And it might be, except for unlike Zaria, Aleks doesn’t have the luxury to choose when and how he interacts with his birth family. Appearing at his window one day is his fey sister Nori, and she’s telling him he has to return to a place filled with unimaginable danger to stop a dragon nobody can remember except her. It takes a huge amount of bravery to go back, and coupled with that decision to return is a choice and opportunity to become human that may be taken out of his control. He risks not only his life, but his identity in going back. His road ahead is filled with many pitfalls, and with his fairy powers on the fritz, it’s going to be harder to navigate than he first thought.

 

Giveaway: To celebrate the release of Aleks Mickelsen and the Twice-Lost Fairy Well, I’m hosting a giveaway for interested readers. The winner will receive a dragon scale necklace, that I made, and a Dropcard containing a digital copy of Zaria Fierce and the Secret of Gloomwood Forest and other goodies. Open internationally. Ends 8/13/2017.

To enter, leave a comment on this blog asking me a question, or sharing with me your favorite Zaria Fierce character, or sharing your favorite book featuring an adopted character. To get a bonus entry share this post on Twitter with the hashtag #zfgiveaway1. For another share your favorite Zaria Fierce book cover on Instagram using the same hashtag #zfgiveaway1. Good luck!

 

Aleks Mickelsen and the Twice-Lost Fairy Well (Book 4 in the Zaria Fierce Series)

“It’s time for you to come home.”

First Aleks’ mom loses the car keys, which he finds in the fridge, and then Christoffer forgets how to get to Aleks’ house. On the surface it doesn’t seem so bad, but events become more disturbing as the day progresses. Something strange is happening in Norway, and Aleks Mickelsen is the only one who can stop it. Too bad for us, the last thing he wants is another adventure.

 

 

About the Author: Keira Gillett

When she’s not working or writing, Keira Gillett loves to play tabletop games. Nearly every week Keira gets together with her friends to play. It’s no wonder she invented a game of her own for her Zaria Fierce Series. You can find the rules to this game within the second book and make your own version of it through a tutorial on her website. She’d love to hear from you! Why not send her a picture of you and a friend playing the game?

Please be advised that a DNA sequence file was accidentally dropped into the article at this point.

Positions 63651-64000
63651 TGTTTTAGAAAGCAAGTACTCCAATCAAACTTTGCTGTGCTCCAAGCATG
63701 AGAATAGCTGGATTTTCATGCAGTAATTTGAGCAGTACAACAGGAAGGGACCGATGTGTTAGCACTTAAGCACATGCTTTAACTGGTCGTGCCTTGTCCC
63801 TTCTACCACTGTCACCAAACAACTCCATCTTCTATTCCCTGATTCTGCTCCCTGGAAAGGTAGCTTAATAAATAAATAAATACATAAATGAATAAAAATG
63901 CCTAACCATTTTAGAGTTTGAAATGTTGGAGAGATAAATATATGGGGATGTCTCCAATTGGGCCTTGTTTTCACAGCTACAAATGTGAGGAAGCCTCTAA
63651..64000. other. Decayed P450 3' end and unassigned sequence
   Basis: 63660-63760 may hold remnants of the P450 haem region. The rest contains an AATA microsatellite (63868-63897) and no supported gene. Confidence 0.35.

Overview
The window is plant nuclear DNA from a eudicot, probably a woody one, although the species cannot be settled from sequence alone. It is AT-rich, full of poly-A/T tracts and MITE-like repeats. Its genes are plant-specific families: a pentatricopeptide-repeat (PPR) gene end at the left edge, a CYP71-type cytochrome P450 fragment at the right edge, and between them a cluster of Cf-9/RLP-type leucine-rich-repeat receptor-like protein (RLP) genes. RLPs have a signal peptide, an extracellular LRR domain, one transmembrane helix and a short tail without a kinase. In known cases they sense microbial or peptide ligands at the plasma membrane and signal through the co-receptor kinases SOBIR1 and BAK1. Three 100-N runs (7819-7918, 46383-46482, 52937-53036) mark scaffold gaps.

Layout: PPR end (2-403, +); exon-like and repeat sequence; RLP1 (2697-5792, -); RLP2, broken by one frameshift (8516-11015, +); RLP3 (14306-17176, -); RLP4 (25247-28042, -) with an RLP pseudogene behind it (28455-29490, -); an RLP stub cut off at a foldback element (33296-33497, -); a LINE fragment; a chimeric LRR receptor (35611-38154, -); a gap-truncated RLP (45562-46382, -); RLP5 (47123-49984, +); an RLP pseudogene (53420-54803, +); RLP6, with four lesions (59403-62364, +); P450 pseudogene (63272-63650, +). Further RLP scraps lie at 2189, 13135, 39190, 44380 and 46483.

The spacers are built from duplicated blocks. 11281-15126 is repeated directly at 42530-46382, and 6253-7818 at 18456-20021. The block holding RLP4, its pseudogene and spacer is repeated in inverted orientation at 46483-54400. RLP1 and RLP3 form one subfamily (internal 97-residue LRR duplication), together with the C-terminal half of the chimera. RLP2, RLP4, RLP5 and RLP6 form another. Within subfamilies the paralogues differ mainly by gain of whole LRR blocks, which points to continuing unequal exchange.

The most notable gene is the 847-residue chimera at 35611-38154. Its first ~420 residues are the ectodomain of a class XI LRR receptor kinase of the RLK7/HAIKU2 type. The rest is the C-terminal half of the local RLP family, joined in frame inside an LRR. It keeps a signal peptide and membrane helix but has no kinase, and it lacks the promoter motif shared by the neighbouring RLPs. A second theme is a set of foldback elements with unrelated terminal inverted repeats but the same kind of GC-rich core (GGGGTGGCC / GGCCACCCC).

Find her at http://keiragillett.com/

 

Posted in Fantasy, Fiction, Middle Grade, Tween Reads

Aleks Mickelson and the Twice-Lost Fairy Well reunites Zaria Fierce and friends!

Aleks Mikelson and the Twice-Lost Fairy Well, by Keira Gillett/Illustrated by Eoghan Kerrigan, (July 2017), $14.99, ISBN: 978-1942750086

Recommended for readers 9-13

Keira Gillett couldn’t leave us hanging after Zaria Fierce’s last adventure, Zaria Fierce and the Dragon Keeper’s Golden Slippers. And thank goodness! The friends have reunited for a new adventure, but this time, Aleks, a changeling approaching his 16th birthday – and the deadline to decide whether to embrace his human family or retain his fey abilities – is the star of the show. It all starts on a crazy morning: Aleks’ mom loses her car keys, which he finds in the fridge. It’s only the first in a series of increasingly chaotic events that culminates in his unpleasant fey sister, Nori, making an appearance; she tells him that Fritjof, a chaos dragon, is trying to escape and wreak havoc on the world and that he and his friends must help stop him. Aleks finds himself pulled into an adventure that he really didn’t want to be on, dealing with a sister he really doesn’t want to know in this latest installment.

I have wanted to know more about Aleks since I first read that he was a changeling – and that his grandmother is, too! Readers won’t be disappointed; we learn more about Aleks’ origin here, and I love the inner conflict raging with Aleks as he realizes that there is no black and white situation: he initially thinks it’s not a big deal at all to give up his fey gifts, but learns that not only can his ability to find things be a huge help, he learns that his fey side is very much a part of him. Don’t know what you got ’til it’s gone? Aleks may just have to learn that lesson that hard way. I loved seeing how the group of friends has matured – crushes are a big part of the story now! – and how new friends from the previous series are now part of the group, like Hector, the Hart of the Forest. Big plus: my favorite wyvern, Norwick, is back, as is my favorite curmudgeon, Mr. Brown(ie). Take a look at this graphic, from illustrator Eoghan Kerrigan’s DeviantArt page:

A fellow blogger, Brenda at Log Cabin Library, put it perfectly when she said, “There’s just something so comforting about returning to Zaria and the gang”. I couldn’t agree more. Keira Gillet’ts writing gently draws you into a fantasy world via modern-day Norway; the group of friends are as familiar to me as they are to one another. I enjoy reading their back and forth teasing, and catching up with what they’ve been up to since I last spent time with them. When the action starts, I’m ready to join the group on their new adventure. Eoghan Kerrigan has outdone himself with his beautiful fantasy illustrations, and fantasy cartographer Kaitlin Statz provides a map that really helps make this world more real; there’s a lovely Narnian/Tolkienesque feel to a book that starts off with a good map.